West Yorkshire Police have teamed up with two partner agencies to help stamp out forced marriages in today’s society with a new campaign launched last week.
As of the 1st June 2014, forced marriages are illegal in the UK and any person’s found guilty of committing the crime could face up to seven years imprisonment.
A series of radio advertisements are now being broadcast with posters and leaflets also being released across the county which emphasise the ‘right to choose’.
A charity which supports victims of the crime, Karma Nirvana, helped publicise the information at a roadshow last week alongside the local police force and the Home Office Forced Marriage Unit.
Although latest statistics released by the government’s Forced Marriage Unit show that they handled 1,302 cases in 2013, Karma Nirvana founder, Jasvinder Sanghera, believes the actual figure of couples involved in forced marriages is over 100,000 in the UK.
West Yorkshire Police’s Assistant Chief Constable John Robins has released an on-line video to raise awareness and urges people not to suffer in silence.
“Forced marriage is a crime where one or both spouses do not, or cannot, consent to the marriage and duress is involved,” he said. “This can include physical, psychological, financial, sexual and emotional pressure.
“But let me make it really clear that this is not the same as an 'arranged marriage’ which is a totally legal practice and involves the consent of both spouses.”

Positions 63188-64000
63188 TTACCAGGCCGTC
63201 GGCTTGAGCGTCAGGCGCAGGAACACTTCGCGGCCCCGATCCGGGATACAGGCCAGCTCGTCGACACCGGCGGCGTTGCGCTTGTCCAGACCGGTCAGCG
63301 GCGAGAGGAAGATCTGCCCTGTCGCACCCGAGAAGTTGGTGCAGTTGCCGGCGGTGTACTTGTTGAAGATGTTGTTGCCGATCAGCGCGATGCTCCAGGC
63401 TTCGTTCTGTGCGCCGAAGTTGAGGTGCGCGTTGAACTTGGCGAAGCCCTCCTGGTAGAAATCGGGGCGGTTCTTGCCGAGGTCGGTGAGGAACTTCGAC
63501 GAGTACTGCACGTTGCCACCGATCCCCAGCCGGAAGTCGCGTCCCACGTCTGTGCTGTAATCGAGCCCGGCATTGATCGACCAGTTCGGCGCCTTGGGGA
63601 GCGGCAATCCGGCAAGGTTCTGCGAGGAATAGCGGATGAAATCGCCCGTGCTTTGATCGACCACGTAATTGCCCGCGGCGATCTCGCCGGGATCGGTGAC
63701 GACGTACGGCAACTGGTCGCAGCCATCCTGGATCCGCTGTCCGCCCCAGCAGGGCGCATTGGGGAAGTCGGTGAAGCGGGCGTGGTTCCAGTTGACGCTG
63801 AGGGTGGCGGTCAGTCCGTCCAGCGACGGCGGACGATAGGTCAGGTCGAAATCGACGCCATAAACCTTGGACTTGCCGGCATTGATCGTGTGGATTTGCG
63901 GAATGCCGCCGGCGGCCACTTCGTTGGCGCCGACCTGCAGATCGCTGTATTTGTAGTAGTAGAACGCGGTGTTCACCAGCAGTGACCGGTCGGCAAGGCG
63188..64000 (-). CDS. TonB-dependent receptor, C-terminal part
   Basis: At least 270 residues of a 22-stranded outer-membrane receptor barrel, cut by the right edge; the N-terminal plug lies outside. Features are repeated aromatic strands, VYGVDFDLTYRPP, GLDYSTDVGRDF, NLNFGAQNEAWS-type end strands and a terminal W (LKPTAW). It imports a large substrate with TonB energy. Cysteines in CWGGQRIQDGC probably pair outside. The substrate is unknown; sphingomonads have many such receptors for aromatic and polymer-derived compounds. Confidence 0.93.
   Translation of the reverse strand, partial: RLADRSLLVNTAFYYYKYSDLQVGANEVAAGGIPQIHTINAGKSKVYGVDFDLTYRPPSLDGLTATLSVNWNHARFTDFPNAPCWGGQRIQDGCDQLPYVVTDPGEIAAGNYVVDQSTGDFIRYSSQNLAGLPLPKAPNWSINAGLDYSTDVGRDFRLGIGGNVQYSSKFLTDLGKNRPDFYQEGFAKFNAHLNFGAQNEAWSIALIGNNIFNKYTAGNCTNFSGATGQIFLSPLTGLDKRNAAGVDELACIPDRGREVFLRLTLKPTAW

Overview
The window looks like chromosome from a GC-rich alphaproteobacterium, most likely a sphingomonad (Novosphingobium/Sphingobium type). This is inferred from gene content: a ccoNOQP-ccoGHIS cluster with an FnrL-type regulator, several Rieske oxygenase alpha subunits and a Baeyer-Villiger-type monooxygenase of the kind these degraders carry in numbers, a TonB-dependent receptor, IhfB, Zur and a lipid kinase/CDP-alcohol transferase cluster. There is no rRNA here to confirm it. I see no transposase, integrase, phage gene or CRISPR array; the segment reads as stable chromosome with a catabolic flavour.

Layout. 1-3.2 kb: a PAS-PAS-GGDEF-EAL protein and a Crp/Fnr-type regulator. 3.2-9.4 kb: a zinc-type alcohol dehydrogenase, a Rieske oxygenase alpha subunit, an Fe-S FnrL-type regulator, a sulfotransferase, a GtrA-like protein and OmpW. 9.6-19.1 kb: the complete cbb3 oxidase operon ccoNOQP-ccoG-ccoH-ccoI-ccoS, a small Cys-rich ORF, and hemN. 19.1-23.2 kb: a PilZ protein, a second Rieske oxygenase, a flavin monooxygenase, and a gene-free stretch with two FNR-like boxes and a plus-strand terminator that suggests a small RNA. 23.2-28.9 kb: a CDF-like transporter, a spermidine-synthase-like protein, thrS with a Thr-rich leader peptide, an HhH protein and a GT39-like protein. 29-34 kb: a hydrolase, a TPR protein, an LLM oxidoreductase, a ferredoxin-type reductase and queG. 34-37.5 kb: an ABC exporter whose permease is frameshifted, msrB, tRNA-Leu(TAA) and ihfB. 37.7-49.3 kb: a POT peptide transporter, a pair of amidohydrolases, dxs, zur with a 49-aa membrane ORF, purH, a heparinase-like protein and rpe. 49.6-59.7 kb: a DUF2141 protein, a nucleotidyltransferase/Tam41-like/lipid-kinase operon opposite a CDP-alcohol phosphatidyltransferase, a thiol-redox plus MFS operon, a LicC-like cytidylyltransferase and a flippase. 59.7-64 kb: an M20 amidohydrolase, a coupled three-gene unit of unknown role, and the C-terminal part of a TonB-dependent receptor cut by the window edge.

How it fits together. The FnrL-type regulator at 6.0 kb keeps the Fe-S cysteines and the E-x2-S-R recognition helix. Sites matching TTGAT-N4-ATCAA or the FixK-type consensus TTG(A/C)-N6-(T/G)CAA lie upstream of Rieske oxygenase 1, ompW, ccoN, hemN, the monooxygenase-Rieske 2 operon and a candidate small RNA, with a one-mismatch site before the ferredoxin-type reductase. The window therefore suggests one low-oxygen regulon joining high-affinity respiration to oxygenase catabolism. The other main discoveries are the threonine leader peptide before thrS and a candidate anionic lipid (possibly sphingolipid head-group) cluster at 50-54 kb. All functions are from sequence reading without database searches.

‘Forced Marriage’ is not specifically attached to a particular belief, culture nor is it condoned through religion.
The majority of reports received by West Yorkshire Police relate to women or girls aged between 13 and 30. However, victims are not exclusively female, both men and women, young and old can be victims of forced marriage.
“Someone forced to marry may find it very difficult to take action to prevent it happening or initiate action to end a forced marriage,” Chief Constable Robins added.
“They may be subjected to sexual and ongoing domestic abuse, and in some cases, suffer violence and abuse from extended family members. These victims can end up feeling trapped in a relationship through violence and abuse.
“We will be taking a ‘victim led approach’ in delivering the new Forced Marriage legislation. This will respect the views of victims, provide the necessary support, confidentiality and protection from harm.”
A dedicated page has now been launched on the West Yorkshire Police website, www.westyorkshire.police.uk /forcedmarriage which provides information and advice around the latest legislation.
Anyone can report an offence or suspected offence in confidence and anonymously via Crimestoppers on 0800 555 111 or direct to the police on the non-emergency number 101.